Wednesday, March 14, 2012

The 1913 Tour de France

Route of the 1913 Tour de France
The 1913 Tour de France was the 11th Tour de France. Total distance of the race was 5,388 kilometres (3,348 miles) covered at an average speed of 26.72 kph (16.60 mph) by the racers. For the first time the route of the race was run in a counterclockwise direction. The first African cyclist took part in the Tour de France in 1913: Ali Neffati from Tunisia. In all there were 140 riders that started the Tour that year.
The sprint finish at the end of stage 4 in La Rochelle, won by Marcel Buysse.

Between 1904 and 1912, the overall classification had been calculated by points, but in 1913 the classification was reverted to the original format from 1903, where the overall classification was calculated by adding up the times of the individual stages. 

Calculating the winner of the tour on a points-based system instead of elapsed time created rather flat racing. Since a gap of 1 second had the same effect on the overall lead as a deficit of 3 hours, riders could let a break get a big lead without worrying about its having a serious effect on the standings. 

The other reason was a because of Desgrange's, the tour organizer, stern rules regarding bicycle repairs. A rider had to fix his own bike without assistance. If a rider had to spend the better part of an hour performing a repair it would be devastating to his standings in a time-based system. in a points based system, it might mean the loss of only a few places in a single stage.
The riders finish stage 5 in Bayonne.
Alcyon's Odile Defraye, winner of the 1912 Tour de France, was never out of the top 7 places and usually in the top 3 in the first 5 stages. That put him in the lead after stage 5 with Eugene Christophe second. Phillpe Thys, Christophe's Peugeot teammate, was sitting in fifth place. 85 riders had already abandoned the Tour.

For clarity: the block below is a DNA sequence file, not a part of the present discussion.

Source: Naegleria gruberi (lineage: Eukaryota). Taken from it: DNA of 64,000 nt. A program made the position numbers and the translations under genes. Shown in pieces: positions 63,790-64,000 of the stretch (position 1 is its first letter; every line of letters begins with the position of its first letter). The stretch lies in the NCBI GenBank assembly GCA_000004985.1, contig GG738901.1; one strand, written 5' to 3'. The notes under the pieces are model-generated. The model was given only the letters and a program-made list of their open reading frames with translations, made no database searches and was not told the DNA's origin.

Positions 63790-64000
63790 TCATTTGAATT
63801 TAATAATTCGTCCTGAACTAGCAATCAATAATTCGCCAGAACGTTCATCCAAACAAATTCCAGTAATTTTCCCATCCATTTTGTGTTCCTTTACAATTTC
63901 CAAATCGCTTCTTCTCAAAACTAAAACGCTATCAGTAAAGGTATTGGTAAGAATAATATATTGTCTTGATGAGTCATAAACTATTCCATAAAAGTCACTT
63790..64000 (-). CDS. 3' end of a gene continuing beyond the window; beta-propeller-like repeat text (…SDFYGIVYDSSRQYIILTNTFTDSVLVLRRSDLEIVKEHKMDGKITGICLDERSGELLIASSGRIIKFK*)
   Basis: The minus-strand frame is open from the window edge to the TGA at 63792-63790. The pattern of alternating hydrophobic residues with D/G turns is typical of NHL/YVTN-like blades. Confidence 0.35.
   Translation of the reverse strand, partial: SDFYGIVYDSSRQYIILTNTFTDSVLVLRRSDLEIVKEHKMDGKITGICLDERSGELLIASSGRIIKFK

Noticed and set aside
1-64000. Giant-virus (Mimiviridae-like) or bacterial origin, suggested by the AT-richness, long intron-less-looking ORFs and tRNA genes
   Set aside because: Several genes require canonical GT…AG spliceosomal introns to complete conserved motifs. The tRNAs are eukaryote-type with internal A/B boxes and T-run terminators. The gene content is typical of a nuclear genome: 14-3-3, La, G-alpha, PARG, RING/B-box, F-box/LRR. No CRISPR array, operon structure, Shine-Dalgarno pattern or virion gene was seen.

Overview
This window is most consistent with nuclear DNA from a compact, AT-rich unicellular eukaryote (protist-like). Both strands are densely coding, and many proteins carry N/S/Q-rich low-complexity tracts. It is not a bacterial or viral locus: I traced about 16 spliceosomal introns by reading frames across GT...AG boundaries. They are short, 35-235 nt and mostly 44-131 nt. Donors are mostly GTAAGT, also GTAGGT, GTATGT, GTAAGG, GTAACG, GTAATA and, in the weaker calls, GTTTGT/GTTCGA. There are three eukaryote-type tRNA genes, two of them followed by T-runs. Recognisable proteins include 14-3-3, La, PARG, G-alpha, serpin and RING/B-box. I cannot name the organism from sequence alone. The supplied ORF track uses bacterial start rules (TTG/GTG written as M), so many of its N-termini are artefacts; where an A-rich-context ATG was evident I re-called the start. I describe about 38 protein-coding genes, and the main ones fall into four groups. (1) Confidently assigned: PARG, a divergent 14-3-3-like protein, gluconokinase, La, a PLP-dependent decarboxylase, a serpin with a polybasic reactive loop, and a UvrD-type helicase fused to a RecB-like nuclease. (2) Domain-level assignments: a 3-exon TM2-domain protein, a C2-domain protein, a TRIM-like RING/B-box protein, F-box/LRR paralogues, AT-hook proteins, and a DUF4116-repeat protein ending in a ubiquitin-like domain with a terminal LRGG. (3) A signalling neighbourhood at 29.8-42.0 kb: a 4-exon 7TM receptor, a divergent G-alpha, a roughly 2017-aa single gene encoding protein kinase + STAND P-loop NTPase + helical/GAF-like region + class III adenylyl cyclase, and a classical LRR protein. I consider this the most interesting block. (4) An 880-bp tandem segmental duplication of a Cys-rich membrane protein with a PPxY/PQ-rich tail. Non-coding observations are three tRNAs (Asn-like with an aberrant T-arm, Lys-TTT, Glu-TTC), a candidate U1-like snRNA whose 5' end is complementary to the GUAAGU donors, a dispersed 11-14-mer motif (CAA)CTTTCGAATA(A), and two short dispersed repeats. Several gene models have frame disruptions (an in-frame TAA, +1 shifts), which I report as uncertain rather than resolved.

After stage 5, the standings were:

1. Odile Defraye
2. Eugene Christophe @ 4 minutes, 55 seconds
3. Marcel Buysse @ 10 minutes, 5 seconds

Thys, Christophe, Buysse and Garrigou suffer on the rough roads of the time, during Pyreneen Stage.

Firmin Lambot, winner of the 1919 and 1922 Tour de Frances, crests the Aubisque.

Stage 6 is one of the most famous in Tour de France history. It was 326 kilometers (202.57 miles) from Bayonne to Luchon and took the winner 14 hours to complete. It also cross (in order) the mountain passes of the Aubisque, Tourmalet, Aspin and Peyresourde. At the start of stage 6, last year's winner Odile Defraye lead the general classification, some 5 minutes ahead of Eugene Christophe. When the first mountains were climbed, Defraye was dropped quickly, and Christophe lead the race. Christophe came up first on the Aubisque, and in second place behind Phipippe Thys on the Tourmalet.

 The fork on Christophe's bike broke on the way down the Tourmalet. His bicycle was completely unusable, and the rules said that he had to repair it himself. He shouldered his bike and carried his broken fork and front wheel in his other hand. Accounts differ on the distance that he had to walk/run to get to the next village. According to L' Auto, the newspaper that sponsored the Tour de France, he had to walk/run 14 kilometers (8.70 miles). Christophe's account of the distance puts it at 10 kilometers (6.21 miles). When he reached the village a young girl took him to the blacksmith's shop.